All in all, I enjoyed this book. There are a lot of reasons why I might be inherently predisposed to like it, but I honestly think it’s one of the better ones I’ve read this year. The characters were great if a little too … in touch with their feelings sometimes, and the story has legs. The slightly too touchy-feely conversation is the only major reason I dinged this one. It lost a half a star for that and another smidge for rubbing my personal preferences the wrong way in other ways … bedroom ways. And no, I will not elaborate, for once ~winks~! That said, I can see this story and its MCs going further in either a starring or secondary role. I like potential. I like it a lot. Pick this one up. I’m now a fan.

This review cross-posted at Goodreads.
Other reviews by NeRdyWYRM can be read here.

Images (when present) may be subject to copyright.


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Advanced Review Copy

Galley copy of Hell and Back provided by Dreamspinner Press in exchange of an honest review.

Author

I am a life-long reader and an avid learner. I remember reading books without pictures when I was about four, and raided every title on my parents’ full and intimidating book shelves—well, the ones they would let me read, anyway—from then on. Characters written by authors like Isaac Asimov, Carl Sagan, Robert Jordan, David Eddings, Terry Brooks, Anne Rice, Stephen King, Raymond E. Feist, Mercedes Lackey, Margaret Weis & Tracy Hickman, and Anne McCaffrey were my childhood playmates.

Back then, I went nowhere unless I had a book in my hand. While the rest of my generation was shifting from cassettes to CDs and from Atari to Nintendo, Sega, and Playstation, I spent my allowance on Myth & Magic pewter figurines and on books at the Stars and Stripes bookstore. These days I don’t have a book in my hand anymore, at least not the printed variety. Instead, it’s any device with a Kindle app.

I stubbornly held on to the printed page until a military move weighed my book collection in at over a ton. Oops. Sorry-not-sorry, but I did have to exercise some pragmatism in that area, unfortunately. Now I only buy hardbacks from my favorite authors, the classics, or long-running series. Otherwise, I’ve surrendered to the times and our weight allowance and have gone all digital.

I stay strictly on the fiction side of the fence because non-fiction is generally too dry to hold my interest. I was always a scholar, and so have read enough textbook-like titles and required reading for school and college to last me a lifetime, thank you very much. So, non-fiction? No, thanks. However, barring non-fiction and biographies (ewww people), there’s not much out there I won’t read.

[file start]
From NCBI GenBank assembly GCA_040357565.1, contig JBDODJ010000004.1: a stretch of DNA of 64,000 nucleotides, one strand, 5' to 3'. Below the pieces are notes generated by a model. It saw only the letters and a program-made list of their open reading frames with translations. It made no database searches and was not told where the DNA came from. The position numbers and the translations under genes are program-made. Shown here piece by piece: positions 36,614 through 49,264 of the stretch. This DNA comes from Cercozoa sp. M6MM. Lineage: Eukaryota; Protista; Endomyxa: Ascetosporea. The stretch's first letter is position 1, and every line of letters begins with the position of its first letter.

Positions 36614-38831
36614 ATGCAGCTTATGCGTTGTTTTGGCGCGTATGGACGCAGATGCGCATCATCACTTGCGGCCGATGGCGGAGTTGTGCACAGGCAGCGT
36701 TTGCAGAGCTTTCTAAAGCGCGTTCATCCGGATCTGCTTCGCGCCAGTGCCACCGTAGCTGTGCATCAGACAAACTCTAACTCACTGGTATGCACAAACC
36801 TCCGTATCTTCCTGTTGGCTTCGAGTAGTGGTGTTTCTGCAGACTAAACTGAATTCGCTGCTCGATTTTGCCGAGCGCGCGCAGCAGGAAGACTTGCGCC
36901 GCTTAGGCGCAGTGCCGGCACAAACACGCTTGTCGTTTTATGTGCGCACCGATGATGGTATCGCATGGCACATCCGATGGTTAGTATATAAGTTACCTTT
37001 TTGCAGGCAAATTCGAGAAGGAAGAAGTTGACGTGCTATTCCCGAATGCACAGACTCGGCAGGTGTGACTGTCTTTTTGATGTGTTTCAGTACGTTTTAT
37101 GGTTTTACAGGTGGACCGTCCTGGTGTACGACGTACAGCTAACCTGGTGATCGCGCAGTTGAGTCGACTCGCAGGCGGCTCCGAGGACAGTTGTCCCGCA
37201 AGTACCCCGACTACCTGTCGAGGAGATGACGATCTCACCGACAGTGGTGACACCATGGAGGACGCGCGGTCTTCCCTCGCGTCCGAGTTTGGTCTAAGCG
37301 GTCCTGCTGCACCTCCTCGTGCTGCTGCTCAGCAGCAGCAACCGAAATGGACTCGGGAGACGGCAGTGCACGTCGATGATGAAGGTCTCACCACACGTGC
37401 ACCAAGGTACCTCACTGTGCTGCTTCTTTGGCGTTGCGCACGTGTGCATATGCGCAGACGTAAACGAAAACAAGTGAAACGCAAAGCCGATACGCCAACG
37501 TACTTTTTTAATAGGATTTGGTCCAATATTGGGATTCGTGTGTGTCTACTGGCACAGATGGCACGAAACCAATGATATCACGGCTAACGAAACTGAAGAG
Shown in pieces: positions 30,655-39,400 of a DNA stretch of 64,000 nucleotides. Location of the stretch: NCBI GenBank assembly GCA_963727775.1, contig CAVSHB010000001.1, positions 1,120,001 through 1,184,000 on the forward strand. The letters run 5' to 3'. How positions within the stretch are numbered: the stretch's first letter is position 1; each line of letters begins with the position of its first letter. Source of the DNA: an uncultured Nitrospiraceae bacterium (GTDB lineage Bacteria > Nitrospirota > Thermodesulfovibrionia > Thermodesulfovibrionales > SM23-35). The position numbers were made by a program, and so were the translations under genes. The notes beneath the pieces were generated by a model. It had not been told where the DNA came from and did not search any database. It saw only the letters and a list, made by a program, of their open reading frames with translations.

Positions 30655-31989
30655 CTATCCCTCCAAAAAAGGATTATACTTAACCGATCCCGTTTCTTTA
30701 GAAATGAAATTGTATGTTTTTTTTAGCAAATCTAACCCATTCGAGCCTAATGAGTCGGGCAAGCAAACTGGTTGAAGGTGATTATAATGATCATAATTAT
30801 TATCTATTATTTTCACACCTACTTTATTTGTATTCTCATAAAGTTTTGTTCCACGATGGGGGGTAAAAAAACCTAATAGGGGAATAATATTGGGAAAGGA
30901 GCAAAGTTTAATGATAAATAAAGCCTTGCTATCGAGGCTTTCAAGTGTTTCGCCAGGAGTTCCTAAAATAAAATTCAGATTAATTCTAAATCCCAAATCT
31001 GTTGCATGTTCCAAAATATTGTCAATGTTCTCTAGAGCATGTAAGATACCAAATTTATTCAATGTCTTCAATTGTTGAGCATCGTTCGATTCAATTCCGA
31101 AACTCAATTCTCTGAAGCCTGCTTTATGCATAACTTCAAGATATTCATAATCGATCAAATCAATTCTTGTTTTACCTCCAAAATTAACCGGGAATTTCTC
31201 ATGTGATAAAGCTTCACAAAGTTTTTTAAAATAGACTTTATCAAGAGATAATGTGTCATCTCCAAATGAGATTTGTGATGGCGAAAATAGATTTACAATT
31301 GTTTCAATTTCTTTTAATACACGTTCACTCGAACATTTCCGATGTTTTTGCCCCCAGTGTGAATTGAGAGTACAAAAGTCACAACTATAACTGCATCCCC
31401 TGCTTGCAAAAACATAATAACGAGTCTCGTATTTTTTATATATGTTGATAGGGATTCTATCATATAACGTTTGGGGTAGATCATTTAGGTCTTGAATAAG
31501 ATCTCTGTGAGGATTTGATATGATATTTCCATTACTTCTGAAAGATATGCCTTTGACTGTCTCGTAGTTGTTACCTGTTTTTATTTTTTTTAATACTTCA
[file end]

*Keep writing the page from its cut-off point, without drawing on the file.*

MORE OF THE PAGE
I have loved romance novels since I was prepubescent. Something about historicals and anything with horses, i.e., Native American inspired romances just did it for me. My grandmother was appalled that my parents let me read that ‘smut’ as she called it. I’d already justified my position on being allowed to read those controversial titles with a logical argument that there were a lot of historical facts in those books that couldn’t be learned in the classroom alone. And to this day, I maintain that stance. I have learned more from books, specifically romance and fantasy novels, than I ever did in a classroom.

~~wink-wink~~

My dad always said I was too smart for my own good. Looking back, he was probably right! I could logically talk my way into and out of just about anything. It’s served me well, but caused me no end of problems, too. That said, despite my love for the romance genre in general and the m/m romance genre in particular, there is little chance that a decent book of any kind will fail to catch my interest, and there’s nothing at all I’m unwilling to learn. So bring it on. I hope you enjoy my reviews.

2 comments

  • I’m a little hesitant to start this. It does sound really good, but it could be just like any of the bodyguard, former military books I’ve read. Will keep it in mind 🙂

    Reply
    • I get the hesitation. I do. I really liked Gage, and I think that’s what kept me going with it. Is it terribly unique? Yeah, surprisingly. You can’t get around the typical bodyguard/protectee stuff, but there were twists to this that made it interesting. It was good, and it had enough ‘different’ going for it to make it worth it (for me) to read it. Still, I can see why someone would pass it by. I’d have missed out, but you may not. Whatever you decide, happy reading!

      Reply